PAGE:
The future of finance report

Published on 20 June 2019

Introduction by Huw van Steenis

The Governor asked me last year to lead a review of the future of the UK’s financial system, and what it might mean for the Bank of England’s agenda, toolkit and capabilities over the coming decade.

We agreed this work should be grounded in how finance serves the economy. And in turn, how the Bank can enable innovation, empower competition and build resilience. The team and I have kept this uppermost in our minds.

Over the past nine months, I have met with over 300 entrepreneurs, financiers, tech firms, global investors, consumer groups, charities, policymakers and business leaders across the United Kingdom and overseas.

PDFFuture of finance report

Bank of England response

Huw van Steenis

My findings and recommendations in a nutshell

A new economy is emerging driven by changes in technology, demographics and the environment. The UK is also undergoing several major transitions that finance has to respond to.

What this means for finance

Finance is likely to undergo intense change over the coming decade. The shift to digitally-enabled services and firms is already profound and appears to be accelerating.

The shift from banks to market-based finance is likely to grow further.

Ultra low rates, new regulations and the need to invest in updating their businesses mean many UK and global banks are struggling to make their cost of capital.

Brexit and political and policy changes around the world will also impact the shape of financial services.

Risks are likely to shift.

Regulators and the private sector have to collaborate in new ways as technology breaks down barriers.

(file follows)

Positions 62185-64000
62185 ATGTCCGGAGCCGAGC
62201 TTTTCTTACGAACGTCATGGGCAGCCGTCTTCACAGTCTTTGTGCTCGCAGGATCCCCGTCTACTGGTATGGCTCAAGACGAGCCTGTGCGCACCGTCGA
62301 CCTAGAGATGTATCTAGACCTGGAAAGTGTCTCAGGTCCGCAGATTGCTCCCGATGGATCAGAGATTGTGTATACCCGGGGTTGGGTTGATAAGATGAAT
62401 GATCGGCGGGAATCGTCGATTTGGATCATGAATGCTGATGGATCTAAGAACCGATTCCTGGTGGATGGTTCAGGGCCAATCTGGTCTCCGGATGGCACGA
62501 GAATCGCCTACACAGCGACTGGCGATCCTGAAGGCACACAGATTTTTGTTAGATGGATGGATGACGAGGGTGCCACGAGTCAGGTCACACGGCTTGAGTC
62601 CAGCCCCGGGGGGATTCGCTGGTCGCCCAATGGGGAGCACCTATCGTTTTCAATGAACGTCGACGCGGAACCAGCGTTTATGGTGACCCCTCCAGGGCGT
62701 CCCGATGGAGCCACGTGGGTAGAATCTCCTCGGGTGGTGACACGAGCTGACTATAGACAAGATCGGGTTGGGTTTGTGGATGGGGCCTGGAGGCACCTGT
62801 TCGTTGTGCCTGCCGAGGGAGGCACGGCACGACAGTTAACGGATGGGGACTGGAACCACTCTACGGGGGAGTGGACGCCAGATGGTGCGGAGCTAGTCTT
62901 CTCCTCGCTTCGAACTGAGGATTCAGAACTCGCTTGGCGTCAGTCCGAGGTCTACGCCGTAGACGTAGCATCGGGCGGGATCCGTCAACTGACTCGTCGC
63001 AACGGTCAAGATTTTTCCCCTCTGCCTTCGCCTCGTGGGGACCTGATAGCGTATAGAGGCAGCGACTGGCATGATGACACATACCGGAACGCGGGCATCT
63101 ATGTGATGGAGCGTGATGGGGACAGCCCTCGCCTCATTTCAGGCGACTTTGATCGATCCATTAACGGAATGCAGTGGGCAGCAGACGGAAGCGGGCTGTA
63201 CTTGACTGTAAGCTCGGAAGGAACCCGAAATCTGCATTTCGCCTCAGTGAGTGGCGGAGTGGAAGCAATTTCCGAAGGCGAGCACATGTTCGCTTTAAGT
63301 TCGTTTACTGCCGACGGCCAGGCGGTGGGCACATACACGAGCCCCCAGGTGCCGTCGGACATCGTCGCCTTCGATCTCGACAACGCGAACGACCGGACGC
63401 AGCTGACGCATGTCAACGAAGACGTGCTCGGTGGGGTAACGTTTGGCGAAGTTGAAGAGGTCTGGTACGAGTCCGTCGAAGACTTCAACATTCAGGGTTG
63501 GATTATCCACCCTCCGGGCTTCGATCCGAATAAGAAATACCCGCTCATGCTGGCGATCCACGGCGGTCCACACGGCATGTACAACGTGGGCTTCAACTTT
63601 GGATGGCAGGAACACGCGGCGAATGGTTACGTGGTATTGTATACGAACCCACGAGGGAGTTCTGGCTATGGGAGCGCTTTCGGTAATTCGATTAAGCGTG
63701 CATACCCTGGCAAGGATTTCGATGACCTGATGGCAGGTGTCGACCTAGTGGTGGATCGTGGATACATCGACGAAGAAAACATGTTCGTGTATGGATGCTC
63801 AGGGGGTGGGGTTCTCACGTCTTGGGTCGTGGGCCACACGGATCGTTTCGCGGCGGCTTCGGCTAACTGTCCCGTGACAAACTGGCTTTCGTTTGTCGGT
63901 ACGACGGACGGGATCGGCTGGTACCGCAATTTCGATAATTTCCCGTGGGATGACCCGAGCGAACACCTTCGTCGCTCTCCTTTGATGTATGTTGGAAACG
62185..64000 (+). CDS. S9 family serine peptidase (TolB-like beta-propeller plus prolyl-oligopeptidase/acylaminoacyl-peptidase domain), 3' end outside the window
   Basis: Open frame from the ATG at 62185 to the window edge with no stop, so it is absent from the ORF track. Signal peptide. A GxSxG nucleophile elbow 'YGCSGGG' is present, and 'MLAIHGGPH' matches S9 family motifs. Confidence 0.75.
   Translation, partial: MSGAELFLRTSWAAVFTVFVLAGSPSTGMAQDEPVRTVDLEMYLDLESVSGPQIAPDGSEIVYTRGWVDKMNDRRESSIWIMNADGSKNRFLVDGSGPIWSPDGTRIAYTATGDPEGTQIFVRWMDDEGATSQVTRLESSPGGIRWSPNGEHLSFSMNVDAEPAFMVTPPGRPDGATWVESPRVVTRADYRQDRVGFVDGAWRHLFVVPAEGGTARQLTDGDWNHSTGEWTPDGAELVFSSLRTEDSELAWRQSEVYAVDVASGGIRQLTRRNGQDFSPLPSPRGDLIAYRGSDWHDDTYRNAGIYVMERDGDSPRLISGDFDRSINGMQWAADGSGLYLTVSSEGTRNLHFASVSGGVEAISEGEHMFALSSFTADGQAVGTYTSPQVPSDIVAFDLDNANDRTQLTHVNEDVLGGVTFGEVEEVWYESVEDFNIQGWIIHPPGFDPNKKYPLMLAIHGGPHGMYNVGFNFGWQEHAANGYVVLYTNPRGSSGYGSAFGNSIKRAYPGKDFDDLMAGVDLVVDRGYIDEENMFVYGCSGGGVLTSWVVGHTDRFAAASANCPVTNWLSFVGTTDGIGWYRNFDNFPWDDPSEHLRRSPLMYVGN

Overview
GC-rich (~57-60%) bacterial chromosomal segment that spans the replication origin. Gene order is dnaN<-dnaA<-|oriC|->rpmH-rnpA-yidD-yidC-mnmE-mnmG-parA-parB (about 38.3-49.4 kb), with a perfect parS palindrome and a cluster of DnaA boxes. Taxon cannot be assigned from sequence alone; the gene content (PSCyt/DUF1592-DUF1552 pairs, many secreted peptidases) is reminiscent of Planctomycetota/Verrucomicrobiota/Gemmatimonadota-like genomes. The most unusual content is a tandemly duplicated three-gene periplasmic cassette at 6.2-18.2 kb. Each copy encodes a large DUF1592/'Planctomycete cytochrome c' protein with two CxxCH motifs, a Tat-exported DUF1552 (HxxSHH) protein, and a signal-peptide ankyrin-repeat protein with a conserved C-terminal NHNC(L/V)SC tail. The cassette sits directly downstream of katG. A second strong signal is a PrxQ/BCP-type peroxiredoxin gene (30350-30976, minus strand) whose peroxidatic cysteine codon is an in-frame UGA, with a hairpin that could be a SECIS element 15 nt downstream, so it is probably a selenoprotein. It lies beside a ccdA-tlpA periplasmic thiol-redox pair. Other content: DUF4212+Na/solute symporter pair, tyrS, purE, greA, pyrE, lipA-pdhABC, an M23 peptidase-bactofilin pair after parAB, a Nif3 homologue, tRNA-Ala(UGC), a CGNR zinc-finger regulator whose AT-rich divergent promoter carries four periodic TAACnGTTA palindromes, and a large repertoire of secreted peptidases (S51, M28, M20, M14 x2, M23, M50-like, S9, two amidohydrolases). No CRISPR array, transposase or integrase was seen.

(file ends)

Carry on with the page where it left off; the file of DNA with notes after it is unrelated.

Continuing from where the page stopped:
Finance is hugely important to the UK and the right infrastructure can support new finance.

To help finance serve the digital economy, the Bank should:

1. Shape tomorrow’s payment system

Our payment habits are shifting as we increasingly use our cards, phones and electronic wallets instead of cash. The underlying infrastructure will need to adapt to these changes.

Business models are also changing: fintechs, start-ups and big technology companies are moving into payments.

As our payment habits shift, we need a national payments strategy to improve our payments infrastructure and regulation — which doesn’t leave anyone behind.

Payments regulation also needs to be updated to reflect how risks are shifting and to reduce complexity.

2. Enable innovation through modern financial infrastructure

The next generation of financial firms will likely widely use public cloud technology. Firms should be able to benefit from the agility, cyber-security and platform for innovation that this technology offers.

The Bank of England will need to build expertise and play a leading role in making sure firms use it in a safe and sustainable way.

Less costly and more reliable digital identification will be essential to harness the benefits and opportunities of the digital economy for UK households and firms.

Better co-ordination of major regulatory projects could help innovation and improve resilience, while increasing operational effectiveness of firms.

3. Support the data economy through standards and protocols

Data standards and protocols are the bedrock of a robust and dynamic financial system. They can enable innovation and competition and reduce the cost of finance. But privacy, security, liability and trust will be of ever greater prominence.

Automated decision-making based on machine learning is one of the most important trends in technology today and will become widespread in financial services. Ensuring artificial intelligence (AI) is used responsibly will be an important task.

Financial services’ use of data is already highly regulated, but businesses, policymakers and regulation have to keep pace with new techniques and alternative data sets. The responsible, explainable and ethical use of machine learning/AI will be important to achieve.

To help finance support the major transitions, the Bank should:

4. Champion global standards for finance